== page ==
There are fewer social services in the north compared to the south and there is a higher percentage of Indigenous residents who may have trauma related to colonialism that's been known to lead to increased substance use, she says. Northern Ontario also has more mining, and studies have indicated young men working in trades disproportionately overdose on opioids, she says.

"It's a collection of different elements that, when combined together, create a perfect storm that really is impacting our communities, and putting our folks at a disadvantage, increased risks for overdose and increased risk for substance-use related harms," Mortimer says.

The City of Greater Sudbury will be hosting a summit in the fall to better understand the northern opioid problem and look at ways to address it.

Steve Jacques, general manager of community development for Greater Sudbury, says the municipality has been funding the city's supervised consumption site and has taken several steps to help address the crisis, including transitional housing for people with addiction, increasing the number of shelter beds and hiring outreach workers who connect drugs users with services.

But the programs haven't been enough and Sudbury is seeking support from the province, he says.

"It's not a badge of honour to have one of the highest per capita death rates due to opioid use in the country," Jacques said. 

"It's a crisis in our community, it's a crisis in our province and it definitely needs to be dealt with. There needs to be some meaningful response from senior orders of government."

A spokesperson for Ontario's Ministry of Health said the province has invested $525 million in addiction treatment services and supports since 2019 but didn't specify how much of that has gone to northern Ontario.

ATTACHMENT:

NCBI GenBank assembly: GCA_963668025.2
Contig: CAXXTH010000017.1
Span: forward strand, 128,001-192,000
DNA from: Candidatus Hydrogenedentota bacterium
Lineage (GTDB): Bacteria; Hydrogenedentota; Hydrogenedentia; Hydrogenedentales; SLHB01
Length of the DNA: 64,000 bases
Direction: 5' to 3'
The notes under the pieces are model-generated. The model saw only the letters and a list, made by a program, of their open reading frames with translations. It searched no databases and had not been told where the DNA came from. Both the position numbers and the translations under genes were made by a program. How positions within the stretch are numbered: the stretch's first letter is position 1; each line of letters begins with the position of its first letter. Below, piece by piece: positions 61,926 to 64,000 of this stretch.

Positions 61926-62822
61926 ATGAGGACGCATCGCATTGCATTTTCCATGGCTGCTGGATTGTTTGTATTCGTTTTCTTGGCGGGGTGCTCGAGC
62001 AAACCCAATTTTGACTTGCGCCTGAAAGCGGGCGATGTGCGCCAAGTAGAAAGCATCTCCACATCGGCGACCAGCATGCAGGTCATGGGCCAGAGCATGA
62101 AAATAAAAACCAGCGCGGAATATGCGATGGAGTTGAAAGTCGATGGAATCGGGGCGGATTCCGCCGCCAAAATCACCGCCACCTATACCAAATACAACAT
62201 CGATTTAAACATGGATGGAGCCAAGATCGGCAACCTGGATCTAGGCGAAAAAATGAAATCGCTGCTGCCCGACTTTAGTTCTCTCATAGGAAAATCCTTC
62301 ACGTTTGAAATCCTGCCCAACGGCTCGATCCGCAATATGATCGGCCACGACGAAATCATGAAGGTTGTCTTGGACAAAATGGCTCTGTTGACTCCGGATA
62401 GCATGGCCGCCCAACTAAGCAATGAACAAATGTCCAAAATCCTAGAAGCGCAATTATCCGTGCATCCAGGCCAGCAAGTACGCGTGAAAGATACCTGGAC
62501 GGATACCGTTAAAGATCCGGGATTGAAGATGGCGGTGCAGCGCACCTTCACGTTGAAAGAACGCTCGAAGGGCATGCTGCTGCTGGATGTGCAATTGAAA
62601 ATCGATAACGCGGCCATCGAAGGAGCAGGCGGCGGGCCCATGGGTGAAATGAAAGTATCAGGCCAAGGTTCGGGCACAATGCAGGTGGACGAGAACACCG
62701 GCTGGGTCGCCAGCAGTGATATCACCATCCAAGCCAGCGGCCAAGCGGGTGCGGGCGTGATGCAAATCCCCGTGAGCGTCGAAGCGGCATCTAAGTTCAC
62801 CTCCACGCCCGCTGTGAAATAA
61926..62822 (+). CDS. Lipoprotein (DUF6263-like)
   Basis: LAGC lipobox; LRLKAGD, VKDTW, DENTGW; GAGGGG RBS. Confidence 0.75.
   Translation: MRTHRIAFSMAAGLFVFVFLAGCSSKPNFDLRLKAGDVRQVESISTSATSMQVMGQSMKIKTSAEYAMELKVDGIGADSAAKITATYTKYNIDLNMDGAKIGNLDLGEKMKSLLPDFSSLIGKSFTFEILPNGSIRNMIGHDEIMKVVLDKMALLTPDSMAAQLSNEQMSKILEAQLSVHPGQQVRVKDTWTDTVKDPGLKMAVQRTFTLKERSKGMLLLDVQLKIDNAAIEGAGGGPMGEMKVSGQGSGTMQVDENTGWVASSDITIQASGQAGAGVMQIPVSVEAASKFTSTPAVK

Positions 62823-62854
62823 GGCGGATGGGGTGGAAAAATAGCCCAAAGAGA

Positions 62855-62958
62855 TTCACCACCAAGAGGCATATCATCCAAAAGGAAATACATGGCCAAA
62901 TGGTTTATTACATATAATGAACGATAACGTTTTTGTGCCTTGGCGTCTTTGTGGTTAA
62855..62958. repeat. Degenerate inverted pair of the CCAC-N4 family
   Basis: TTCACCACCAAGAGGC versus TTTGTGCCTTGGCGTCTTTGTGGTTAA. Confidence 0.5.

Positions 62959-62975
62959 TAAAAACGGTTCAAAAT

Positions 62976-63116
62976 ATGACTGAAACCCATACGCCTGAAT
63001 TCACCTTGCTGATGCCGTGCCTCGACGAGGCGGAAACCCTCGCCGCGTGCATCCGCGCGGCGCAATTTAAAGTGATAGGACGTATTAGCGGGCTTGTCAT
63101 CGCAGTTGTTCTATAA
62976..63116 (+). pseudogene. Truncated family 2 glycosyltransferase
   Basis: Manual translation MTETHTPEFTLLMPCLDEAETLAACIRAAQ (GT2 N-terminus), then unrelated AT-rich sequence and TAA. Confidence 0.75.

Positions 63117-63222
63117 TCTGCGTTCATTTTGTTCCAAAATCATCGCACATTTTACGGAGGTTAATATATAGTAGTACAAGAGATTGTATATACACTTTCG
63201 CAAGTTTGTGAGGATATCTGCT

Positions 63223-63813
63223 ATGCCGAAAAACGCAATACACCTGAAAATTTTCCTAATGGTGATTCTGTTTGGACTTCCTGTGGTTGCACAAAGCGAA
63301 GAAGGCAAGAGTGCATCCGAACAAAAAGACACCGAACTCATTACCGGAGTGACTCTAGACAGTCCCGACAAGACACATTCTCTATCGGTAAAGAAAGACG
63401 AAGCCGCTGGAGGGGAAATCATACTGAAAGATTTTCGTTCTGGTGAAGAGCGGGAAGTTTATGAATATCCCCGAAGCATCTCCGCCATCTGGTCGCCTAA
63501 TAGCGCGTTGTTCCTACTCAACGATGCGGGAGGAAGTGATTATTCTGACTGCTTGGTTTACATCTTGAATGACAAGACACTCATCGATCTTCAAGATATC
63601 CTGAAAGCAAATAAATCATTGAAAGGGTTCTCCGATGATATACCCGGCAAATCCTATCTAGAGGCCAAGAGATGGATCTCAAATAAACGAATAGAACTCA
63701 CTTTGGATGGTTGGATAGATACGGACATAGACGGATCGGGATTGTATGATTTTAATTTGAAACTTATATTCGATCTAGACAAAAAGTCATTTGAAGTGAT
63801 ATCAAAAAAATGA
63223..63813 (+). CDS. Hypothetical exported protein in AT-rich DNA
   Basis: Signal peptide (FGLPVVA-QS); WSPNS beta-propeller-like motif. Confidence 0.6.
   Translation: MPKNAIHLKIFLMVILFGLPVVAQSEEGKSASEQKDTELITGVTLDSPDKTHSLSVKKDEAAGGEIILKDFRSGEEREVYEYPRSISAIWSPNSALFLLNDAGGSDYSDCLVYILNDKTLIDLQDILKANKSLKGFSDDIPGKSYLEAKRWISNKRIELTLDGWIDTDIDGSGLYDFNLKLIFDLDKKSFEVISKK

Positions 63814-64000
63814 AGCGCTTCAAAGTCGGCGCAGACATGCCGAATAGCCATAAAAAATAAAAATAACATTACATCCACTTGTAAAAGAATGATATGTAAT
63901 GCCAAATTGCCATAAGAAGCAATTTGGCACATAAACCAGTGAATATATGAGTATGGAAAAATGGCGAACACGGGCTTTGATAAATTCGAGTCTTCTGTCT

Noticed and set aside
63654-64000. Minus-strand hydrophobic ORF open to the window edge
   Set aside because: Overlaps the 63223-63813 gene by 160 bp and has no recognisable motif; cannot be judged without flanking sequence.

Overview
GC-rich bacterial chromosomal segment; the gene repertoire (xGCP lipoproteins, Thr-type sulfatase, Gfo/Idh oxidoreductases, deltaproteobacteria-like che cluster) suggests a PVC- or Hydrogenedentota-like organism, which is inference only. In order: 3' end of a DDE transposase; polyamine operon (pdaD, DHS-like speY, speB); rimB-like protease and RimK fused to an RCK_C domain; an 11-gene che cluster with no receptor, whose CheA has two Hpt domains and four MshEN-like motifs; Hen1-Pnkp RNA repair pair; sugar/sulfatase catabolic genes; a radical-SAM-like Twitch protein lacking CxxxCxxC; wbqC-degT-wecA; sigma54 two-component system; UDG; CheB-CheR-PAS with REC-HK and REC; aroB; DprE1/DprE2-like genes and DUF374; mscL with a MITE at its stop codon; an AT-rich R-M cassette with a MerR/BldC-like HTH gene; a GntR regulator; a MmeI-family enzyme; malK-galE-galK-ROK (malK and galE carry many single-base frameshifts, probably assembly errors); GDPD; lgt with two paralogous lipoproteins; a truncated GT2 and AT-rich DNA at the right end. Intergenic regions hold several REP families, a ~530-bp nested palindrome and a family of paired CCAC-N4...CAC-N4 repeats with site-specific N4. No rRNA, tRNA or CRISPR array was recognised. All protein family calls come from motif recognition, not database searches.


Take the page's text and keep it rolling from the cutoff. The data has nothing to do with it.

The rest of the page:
"Additionally, in response to the pandemic’s impact on substance use, our government is implementing the Addictions Recovery Fund, a one-time investment of $90 million over three years to boost capacity in addictions services," W.D. Lighthall wrote in a statement. 

The Greater Sudbury Police Service says it is looking to work more closely with other forces to combat the illegal drug supply. 

"The difficulty is the majority of the drug trafficking seems to be by transient people who are coming to Sudbury for the sole purpose of distributing drugs and taking advantage of the people that are mainly at a vulnerable state," says Det. Staff Sgt. Guy Renaud.

"Then there's associated violence we're seeing involving firearms, more mental health calls, and it's just becoming more complex than it would have been years ago."

For Plume, the toll of the city's opioid crisis is all too clear as she sits near a collection of white crosses marking recent overdose deaths.

"There's so many people here I know," she says, pointing to the makeshift memorial. 

"They're my friends." 

This report by The Canadian Press was first published Aug. 25, 2023.

Fakiha Baig, The Canadian Press